What is the criterion of disobedience to parents?

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Question:

It has been mentioned in Tafsir Tasnim that: “The obligatory right of father is where disobedience to him is considered to be disownment and which causes him distress and discomfort and the recommended right is where it is not considered as such” (vol.5, pg.381). What is the criterion through which one can determine and distinguish between the cases where disobedience is considered to be disownment and the cases which are not considered as such? How do we know that a certain command by parents is among those commands that must be obeyed and which, if not obeyed, will cause the child to be disowned?

Answer:

Disownment by parents means to do an act that would make them angry, cause them distress and injure their feelings. Certainly, hurting one of them also causes the child to be disowned.[1] Although parents enjoy special respect in all religions and cultures, Islam has enumerated, over and above to the rights considered by other religions, a wide range of moral rights for the parents. The rights considered by Islam for the parents are so extensive that even hurting them is regarded as a kind of violating their rights. In addition to the moral rights, Islam has considered a number of jurisprudential rights for the parents which a child should uphold and fulfill. For example, if a child’s parents are needy and helpless, it is obligatory on him to take care of them and pay for their maintenance (food, clothing and medical expenses).[2]

There are different interpretations relating to the parents’ rights on the child. For example, God, the Exalted, says:

And your Lord has commanded that you shall not serve (any) but Him, and goodness to your parents. If either or both of them reach old age with you, say not to them (so much as) “Ugh” [fie] nor chide them, and speak to them a generous word.[3], they have not fixed any limits for it in the same way as the Quranic verses. The narrations simply state that causing distress and discomfort to the parents is forbidden.[5]

Hence, therefore if an action causes distress to the parents, it can be considered as a criterion for violating parents’ rights.[6] If a child disagrees with his parents on some matters which cause them distress, he has provided the means for his disownment by his parents. However, sometimes disagreeing with parents or disobeying them is not severe to the extent that may cause them distress, in this case it is better for him to act in accordance with their opinion.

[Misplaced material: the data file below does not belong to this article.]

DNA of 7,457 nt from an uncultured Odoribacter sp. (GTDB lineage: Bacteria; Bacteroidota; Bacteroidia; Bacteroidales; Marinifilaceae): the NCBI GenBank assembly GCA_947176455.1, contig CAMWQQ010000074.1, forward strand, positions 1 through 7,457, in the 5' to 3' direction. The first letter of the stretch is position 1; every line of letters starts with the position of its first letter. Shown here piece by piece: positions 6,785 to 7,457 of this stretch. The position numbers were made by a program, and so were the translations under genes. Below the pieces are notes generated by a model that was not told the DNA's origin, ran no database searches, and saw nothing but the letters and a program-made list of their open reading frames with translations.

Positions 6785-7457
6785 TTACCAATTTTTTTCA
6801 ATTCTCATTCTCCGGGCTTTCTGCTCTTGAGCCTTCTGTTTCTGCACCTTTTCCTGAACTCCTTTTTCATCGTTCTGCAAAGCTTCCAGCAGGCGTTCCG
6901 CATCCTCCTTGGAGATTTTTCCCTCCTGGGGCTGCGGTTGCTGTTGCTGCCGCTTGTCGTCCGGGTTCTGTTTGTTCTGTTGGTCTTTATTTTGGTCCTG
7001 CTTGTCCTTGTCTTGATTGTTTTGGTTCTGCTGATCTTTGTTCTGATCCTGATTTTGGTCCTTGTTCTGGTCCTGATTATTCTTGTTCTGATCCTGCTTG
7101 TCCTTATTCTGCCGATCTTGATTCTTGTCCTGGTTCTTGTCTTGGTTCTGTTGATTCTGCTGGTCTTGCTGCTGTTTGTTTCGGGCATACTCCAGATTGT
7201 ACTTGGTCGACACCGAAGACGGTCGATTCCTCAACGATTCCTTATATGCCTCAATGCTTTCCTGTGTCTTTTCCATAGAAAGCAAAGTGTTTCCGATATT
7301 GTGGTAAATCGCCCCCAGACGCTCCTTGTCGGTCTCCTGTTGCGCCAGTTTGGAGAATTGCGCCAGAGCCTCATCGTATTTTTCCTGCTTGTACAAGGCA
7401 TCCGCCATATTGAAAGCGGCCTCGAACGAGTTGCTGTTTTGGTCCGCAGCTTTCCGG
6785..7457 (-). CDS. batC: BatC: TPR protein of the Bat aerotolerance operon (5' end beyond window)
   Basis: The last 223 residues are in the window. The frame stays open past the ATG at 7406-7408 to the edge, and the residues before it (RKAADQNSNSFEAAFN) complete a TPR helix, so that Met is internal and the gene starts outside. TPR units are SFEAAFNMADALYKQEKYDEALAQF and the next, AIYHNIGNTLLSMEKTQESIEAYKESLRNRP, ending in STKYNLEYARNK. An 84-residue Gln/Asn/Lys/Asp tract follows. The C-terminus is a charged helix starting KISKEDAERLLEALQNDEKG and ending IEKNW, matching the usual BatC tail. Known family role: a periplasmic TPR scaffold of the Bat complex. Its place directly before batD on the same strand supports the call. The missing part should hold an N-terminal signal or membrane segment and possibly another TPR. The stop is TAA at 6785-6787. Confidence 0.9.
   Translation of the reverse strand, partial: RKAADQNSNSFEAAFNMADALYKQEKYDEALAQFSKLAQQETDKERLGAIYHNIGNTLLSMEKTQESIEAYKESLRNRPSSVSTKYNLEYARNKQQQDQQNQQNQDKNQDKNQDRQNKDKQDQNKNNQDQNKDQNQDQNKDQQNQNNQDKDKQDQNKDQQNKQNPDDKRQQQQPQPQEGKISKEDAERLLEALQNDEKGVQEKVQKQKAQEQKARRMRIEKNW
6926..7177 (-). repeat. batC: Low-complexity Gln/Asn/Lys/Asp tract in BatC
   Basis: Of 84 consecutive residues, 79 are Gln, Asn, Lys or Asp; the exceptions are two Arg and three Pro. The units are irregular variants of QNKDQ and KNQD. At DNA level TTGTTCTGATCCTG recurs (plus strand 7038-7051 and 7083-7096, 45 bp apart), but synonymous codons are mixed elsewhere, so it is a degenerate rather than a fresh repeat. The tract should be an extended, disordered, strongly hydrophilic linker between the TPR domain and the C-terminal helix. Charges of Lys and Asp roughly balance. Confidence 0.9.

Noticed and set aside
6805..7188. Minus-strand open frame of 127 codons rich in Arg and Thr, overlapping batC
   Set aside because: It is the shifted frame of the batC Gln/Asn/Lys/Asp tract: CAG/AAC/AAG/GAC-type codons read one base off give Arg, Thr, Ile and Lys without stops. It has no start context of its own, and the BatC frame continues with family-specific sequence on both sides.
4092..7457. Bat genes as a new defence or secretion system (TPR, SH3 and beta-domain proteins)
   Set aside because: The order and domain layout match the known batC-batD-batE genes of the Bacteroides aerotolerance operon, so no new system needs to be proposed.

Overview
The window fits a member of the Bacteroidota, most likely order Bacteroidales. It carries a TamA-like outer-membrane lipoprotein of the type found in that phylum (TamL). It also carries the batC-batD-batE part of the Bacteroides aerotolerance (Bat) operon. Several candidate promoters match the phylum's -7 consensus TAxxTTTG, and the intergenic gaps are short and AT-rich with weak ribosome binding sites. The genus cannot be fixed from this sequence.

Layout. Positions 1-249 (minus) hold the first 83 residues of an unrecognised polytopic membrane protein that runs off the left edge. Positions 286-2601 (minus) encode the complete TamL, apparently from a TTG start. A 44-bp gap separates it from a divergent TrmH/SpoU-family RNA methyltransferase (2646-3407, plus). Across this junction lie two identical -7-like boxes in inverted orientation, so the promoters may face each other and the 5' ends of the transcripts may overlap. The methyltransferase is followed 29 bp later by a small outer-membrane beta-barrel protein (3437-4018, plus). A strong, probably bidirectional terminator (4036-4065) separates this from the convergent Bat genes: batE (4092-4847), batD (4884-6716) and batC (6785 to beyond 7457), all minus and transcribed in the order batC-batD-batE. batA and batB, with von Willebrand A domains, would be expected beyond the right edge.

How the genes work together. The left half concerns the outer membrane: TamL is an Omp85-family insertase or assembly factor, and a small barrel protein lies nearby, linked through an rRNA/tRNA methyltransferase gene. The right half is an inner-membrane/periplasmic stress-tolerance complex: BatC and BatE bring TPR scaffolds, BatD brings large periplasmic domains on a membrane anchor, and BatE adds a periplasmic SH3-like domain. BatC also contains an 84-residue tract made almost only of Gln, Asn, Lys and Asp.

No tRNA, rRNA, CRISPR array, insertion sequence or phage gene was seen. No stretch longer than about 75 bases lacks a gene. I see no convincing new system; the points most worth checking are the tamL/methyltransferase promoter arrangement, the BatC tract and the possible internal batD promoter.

Yes, there are various cases which are not considered to be a part the child’s obligation to obey his/her parents. For example, if a man’s parents order him to do an act which is against the divine command or religious and Islamic law, it is not necessary for him to obey them. This disobedience does not cause the child to be disowned.[7]

Therefore, we can conclude that the criterion with respect to the parents’ rights is to fulfill their demands to the extent that not doing them does not morally cause them distress and discomfort and that their orders should not involve doing a religiously forbidden act or avoiding an obligatory one. Certainly, there are certain acts which are not obligatory but it is better, not wajib, to get the parents’ consent in them. In order for a person to know the Islamic viewpoint about each case, one should refer to his own Marja’ (the religious authority whom he follows) and act according to his fatwa (verdict).


[1] – Muhaddith Qommi, Shaykh Abbas, Nuzhat al-Nawzer fi Tarjomat Ma’den al-Jawaher, pg. 128, Islamic Publications, Tehran, 1st edition.

 

[2] – For further information in this regard, refer to question 9970 (site: 9937) (The Obligation of Father’s Maintenance [nafaqa] on the Child) on our website.

 

[3] – Al-Isra, 23.

 

[4] – Ubaid bin Zurarah says: ‘I asked Imam Sadiq, peace be upon him, about the great sins. Imam Sadiq (a.s.) replied: “In the book of [Imam] ‘Ali, they are seven: disbelieving in Allah; killing a person; causing distress to one’s parents; dabbling in usury; unlawfully confiscating the property of the orphan; running away from the battle-field in jihad; at-ta’arrub ba’d al-hijra.” Then he asked, “So these are the most major of sins?” See: Amili, Muhammad bin Hasan, Wasail al-Shi’ah (translation of Chap. Jihad against the Carnal Soul), translation by Sehat, pg. 198, Nas Publications, Tehran, 1364 (1985).

 

[5] -Imam Sadiq, peace be upon him, said: “If there was anything less than “fie” to cause distress and discomfort to parents, he would prohibit it and “fie” is the lowest level of hurting parents. One of the instances of causing distress is to gaze at the parents. See: Muhammad bin Ya’qub, Usul-e Kafi (translated by Mustafavi), vol.4, pg. 50, Islamic Book Store, Tehran, 1st edition.

 

[6] – Some Istiftas (religious enquiries) also refer to the same point. Here are some questions which have been asked from the religious authorities: “What does ‘disownment by parents’ mean? How does disownment take place? What are the effects of disownment?” Answer: “Any act that causes distress and discomfort to the parents amounts to disownment by parents except for the cases where there is an obligatory duty to be done or a haram act to be avoided. If the parents order the child not to do an obligatory act or to do a haram act, it is not necessary for the child to obey them even if it causes distress to them.” See: New (The Duties of Children against their Parents) on our website.

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